International Films Series

Sunday, February 1: Rashomon (Japan)
2-4 p.m., Meredith 101
Introduction by Professor Mary McCarthy

The film depicts the rape of a woman and the apparent murder of her husband through the widely differing accounts of four witnesses, including the rapist and, through a medium (Fumiko Honma), the dead man. The stories are mutually contradictory, leaving the viewer to determine which, if any, is the truth

Sunday, March 1: Rana’s Wedding (Palestine)
2-4pm, Meredith 101
Introduction by Professor Mahmoud Hamad

About a Palestinian girl of 17 who wants to get married to the man of her own choosing. Rana wakes up one morning to an ultimatum delivered by her father: she must either choose a husband from a preselected list of men, or she must leave Palestine for Egypt with her father by 4:00 that afternoon. With ten hours to find her boyfriend in occupied Jerusalem, she sneaks out of her father's house at daybreak to find her forbidden love Khalil.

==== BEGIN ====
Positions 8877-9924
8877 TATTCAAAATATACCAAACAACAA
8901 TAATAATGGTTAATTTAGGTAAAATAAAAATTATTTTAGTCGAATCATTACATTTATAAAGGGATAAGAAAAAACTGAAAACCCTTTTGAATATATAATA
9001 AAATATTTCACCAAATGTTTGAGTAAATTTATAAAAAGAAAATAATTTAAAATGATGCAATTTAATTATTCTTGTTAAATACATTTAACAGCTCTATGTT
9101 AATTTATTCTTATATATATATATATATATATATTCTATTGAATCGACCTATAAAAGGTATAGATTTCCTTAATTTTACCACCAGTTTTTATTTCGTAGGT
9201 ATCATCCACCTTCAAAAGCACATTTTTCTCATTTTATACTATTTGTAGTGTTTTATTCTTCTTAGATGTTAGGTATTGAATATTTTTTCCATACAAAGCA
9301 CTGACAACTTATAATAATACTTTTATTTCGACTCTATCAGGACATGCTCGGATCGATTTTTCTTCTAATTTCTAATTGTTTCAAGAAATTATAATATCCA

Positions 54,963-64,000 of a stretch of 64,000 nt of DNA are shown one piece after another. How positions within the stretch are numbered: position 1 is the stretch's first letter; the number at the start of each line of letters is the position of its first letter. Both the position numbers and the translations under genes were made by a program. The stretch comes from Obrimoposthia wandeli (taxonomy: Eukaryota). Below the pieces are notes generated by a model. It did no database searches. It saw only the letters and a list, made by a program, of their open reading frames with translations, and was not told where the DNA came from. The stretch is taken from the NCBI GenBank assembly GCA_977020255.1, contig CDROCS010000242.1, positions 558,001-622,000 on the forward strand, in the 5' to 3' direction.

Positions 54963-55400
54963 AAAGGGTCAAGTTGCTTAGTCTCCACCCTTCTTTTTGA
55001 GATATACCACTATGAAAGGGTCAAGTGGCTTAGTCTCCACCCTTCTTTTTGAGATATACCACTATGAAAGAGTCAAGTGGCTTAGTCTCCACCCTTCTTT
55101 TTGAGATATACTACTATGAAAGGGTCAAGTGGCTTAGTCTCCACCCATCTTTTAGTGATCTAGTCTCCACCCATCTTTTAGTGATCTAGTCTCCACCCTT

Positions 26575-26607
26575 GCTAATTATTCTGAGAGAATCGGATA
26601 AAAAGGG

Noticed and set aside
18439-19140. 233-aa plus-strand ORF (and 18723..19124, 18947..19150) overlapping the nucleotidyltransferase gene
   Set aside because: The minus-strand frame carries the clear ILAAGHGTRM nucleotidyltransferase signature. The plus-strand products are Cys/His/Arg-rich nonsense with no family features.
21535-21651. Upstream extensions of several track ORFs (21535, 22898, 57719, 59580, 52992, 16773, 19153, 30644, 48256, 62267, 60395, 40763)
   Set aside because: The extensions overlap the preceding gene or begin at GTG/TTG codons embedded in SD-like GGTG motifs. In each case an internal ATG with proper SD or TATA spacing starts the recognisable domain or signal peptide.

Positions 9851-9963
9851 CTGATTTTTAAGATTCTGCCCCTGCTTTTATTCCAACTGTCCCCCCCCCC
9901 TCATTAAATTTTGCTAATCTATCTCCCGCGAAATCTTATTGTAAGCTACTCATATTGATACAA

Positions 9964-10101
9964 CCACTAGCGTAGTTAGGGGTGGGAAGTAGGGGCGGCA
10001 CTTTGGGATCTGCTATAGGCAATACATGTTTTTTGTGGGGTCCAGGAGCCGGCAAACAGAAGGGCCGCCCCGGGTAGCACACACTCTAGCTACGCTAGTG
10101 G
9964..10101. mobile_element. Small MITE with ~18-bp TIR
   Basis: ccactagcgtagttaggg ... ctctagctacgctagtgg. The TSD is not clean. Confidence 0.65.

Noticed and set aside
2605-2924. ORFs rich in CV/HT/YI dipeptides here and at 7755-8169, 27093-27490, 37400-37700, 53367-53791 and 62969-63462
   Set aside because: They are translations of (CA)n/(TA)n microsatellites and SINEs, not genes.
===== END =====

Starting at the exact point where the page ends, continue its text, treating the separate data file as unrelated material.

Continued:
Sunday, April 5: Battle of Algiers (Algerian)
2-4pm, Meredith 101
Introduction by Professor Vibs Petersen

A film commissioned by the Algerian government that shows the Algerian revolution from both sides. The French foreign legion has left Vietnam in defeat and has something to prove. The Algerians are seeking independence. The two clash. The torture used by the French is contrasted with the Algerian's use of bombs in soda shops. A look at war as a nasty thing that harms and sullies everyone who participates in it.